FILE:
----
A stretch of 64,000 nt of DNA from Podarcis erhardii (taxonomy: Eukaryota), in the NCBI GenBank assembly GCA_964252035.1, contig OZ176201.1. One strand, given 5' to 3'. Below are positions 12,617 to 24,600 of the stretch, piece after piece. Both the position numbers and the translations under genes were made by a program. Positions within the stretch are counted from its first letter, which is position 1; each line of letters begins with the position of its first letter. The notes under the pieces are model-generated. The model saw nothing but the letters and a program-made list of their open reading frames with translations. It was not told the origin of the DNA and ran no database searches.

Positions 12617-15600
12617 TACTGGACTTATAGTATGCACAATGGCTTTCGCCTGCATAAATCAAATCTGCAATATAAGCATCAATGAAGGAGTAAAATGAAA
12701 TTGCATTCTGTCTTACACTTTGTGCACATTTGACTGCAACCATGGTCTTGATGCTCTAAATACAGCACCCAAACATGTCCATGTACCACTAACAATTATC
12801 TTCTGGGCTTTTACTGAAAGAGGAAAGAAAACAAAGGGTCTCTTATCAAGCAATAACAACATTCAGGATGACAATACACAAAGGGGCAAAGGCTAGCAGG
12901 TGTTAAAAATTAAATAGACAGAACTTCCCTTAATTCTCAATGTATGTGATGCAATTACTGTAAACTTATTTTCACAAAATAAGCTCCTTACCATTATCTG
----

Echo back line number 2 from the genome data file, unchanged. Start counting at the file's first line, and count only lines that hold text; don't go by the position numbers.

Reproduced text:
Positions 12617-15600